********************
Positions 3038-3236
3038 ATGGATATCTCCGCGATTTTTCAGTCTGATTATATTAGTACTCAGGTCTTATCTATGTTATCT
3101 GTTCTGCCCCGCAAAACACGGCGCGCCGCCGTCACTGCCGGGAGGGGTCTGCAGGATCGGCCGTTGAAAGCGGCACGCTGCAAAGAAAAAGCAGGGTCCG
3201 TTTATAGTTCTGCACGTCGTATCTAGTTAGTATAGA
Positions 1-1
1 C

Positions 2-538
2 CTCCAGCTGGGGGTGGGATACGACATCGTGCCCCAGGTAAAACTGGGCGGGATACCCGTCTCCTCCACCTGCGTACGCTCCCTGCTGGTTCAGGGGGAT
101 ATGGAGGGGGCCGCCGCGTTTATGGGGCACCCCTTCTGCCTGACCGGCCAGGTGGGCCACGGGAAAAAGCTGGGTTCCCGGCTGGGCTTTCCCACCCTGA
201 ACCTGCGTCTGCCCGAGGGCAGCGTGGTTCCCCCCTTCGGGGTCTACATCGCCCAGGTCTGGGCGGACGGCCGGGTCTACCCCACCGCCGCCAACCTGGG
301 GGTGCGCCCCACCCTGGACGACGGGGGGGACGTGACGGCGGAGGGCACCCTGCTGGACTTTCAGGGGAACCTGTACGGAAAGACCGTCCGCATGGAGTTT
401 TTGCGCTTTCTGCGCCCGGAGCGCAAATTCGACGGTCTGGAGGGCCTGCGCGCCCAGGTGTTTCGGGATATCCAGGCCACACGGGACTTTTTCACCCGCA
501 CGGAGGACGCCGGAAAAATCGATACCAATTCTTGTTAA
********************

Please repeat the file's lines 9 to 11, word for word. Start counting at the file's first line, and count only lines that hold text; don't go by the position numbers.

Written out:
101 ATGGAGGGGGCCGCCGCGTTTATGGGGCACCCCTTCTGCCTGACCGGCCAGGTGGGCCACGGGAAAAAGCTGGGTTCCCGGCTGGGCTTTCCCACCCTGA
201 ACCTGCGTCTGCCCGAGGGCAGCGTGGTTCCCCCCTTCGGGGTCTACATCGCCCAGGTCTGGGCGGACGGCCGGGTCTACCCCACCGCCGCCAACCTGGG
301 GGTGCGCCCCACCCTGGACGACGGGGGGGACGTGACGGCGGAGGGCACCCTGCTGGACTTTCAGGGGAACCTGTACGGAAAGACCGTCCGCATGGAGTTT